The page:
3D Games, Motion Controllers, and Motion Sickness

A Science Daily report called "Motion Sickness Reality in Virtual World, Too" discusses a new study about motion sickness associated with the Xbox 360 Kinect and PlayStation 3 Move. Clemson University (Clemson, SC) psychologist Eric Muth says that motion sickness from high-end technology that was at one time limited only to commercial marketplace and government training simulations is now in livings rooms across the U.S. This means that, with more access to this technology and the advent of 3D TV, motion sickness may become a more common thing to regular consumers. 

"What was once limited to the military and high-tech research, where users were screened and monitored for negative reactions, is available now to the public," said Muth, who is director of Clemson’s Human Factors Institute. "You’re not talking about carefully selected users like pilots and astronauts. Anybody with a few hundred dollars to spend can use it and the access will spread. The downside could be that people sensitive to visual disorders and susceptible to motion sickness suffer symptoms ranging from nausea to seizures. There needs to be a lot more research into the side effects."

Muth’s research focuses on helmet-mounted displays that are used in virtual-environments. Prior to coming to Clemson 11 years ago, Muth spent three years in the Navy as an "aerospace experimental psychologist" where he worked on wearable monitors and tracking systems for military training and to monitor soldiers, sailors and marines during combat. Now he uses the helmet-mounted to study things like motion sickness, nausea and other "upper gastrointestinal discomforts."

"Basically, when people are exposed to stimuli from a helmet-mounted display in the lab, it involves linking a subject’s head movements to the changing view in the virtual environment," he said. "The response is complicated. It is not just a perceptual adjustment. Years ago research showed that the brain can re-set an upside-down view of world to be right side up. Constantly changing images pose a bigger challenge for the brain, which has to deal with ‘lag’: the time it takes the computer system to update and display changing visual images corresponding to the users head movements. This may be a variable linked to motion sickness and other symptoms related to helmet-mounted devices."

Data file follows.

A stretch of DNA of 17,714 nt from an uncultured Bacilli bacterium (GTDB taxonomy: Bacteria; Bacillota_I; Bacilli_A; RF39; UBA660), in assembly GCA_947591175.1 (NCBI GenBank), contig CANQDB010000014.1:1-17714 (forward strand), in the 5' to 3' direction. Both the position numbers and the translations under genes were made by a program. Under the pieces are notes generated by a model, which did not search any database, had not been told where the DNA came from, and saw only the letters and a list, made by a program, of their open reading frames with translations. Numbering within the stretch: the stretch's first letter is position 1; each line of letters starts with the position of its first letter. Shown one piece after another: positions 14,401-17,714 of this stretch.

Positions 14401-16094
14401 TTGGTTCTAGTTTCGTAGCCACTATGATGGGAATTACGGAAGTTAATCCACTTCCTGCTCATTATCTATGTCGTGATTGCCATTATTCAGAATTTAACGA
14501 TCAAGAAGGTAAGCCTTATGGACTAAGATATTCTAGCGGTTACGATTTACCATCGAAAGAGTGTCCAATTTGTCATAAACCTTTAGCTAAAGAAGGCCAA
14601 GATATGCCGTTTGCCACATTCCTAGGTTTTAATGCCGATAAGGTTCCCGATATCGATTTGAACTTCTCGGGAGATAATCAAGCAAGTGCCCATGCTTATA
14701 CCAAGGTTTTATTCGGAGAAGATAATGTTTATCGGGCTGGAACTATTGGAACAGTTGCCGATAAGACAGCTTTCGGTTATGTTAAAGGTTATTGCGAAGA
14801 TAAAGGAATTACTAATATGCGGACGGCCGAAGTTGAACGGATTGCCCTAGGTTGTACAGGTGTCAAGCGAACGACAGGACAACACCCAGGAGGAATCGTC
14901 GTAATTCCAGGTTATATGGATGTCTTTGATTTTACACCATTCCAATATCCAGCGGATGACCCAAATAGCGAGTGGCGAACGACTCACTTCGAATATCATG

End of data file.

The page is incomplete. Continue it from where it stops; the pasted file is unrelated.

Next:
Muth and the Human Factors Institute want to improve the way people interact with technology and devices. He predicts that, as helmet-mounted devices become a a normal element in living room gaming, people will want to learn more about the possible side effects.

Source: Science Daily

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  1. 0
    Sigma 7 says:

    Descent didn’t require a 3D Accelerator – it was a Dos game.  Dos never had good graphic card support (games themselves had to carry a metric ton of drivers for a while). Also, it took until 2001 where 3D Accelerators began to be required for these games – which is basically the point where games stopped looking like being constructed from rough polygons. 

    There’s better examples of motion sickness: Hexen II (moving at running speed causes sickness for some people; disabling it fixes the issue) and Mechwarrior 3/4 (cockpit shaking may trigger that) are more likely causes.  There’s no fixed pattern to this, but it’s usually caused by something being off in the display. 

  2. 0
    NecroSen says:

    The video game Descent, released in 1995, was one of the first full-3D games. It came with the requirement that your computer have a "3D Accelerator" installed. It featured space ships in a full-3D environment where no "up" could be expressly determined, with low-poly enemies, sprite-animated laser fire, and glorious 800×600 resolution.

    That game, on its loading screen, warned users about motion sickness. An old, then-cutting edge 3D game playing off the CD-ROM and loading into DOS, warned players about motion sickness.

    I think we’ll be fine.

  3. 0
    Vake Xeacons says:

    When the locomotive was first made pubic, experts were worried about the effects travelling at high speeds (40-50 mph) would have on people. They feared people would suffer from dizziness, nausea, and even blackouts if trains reached speeds of 55 mph or more.

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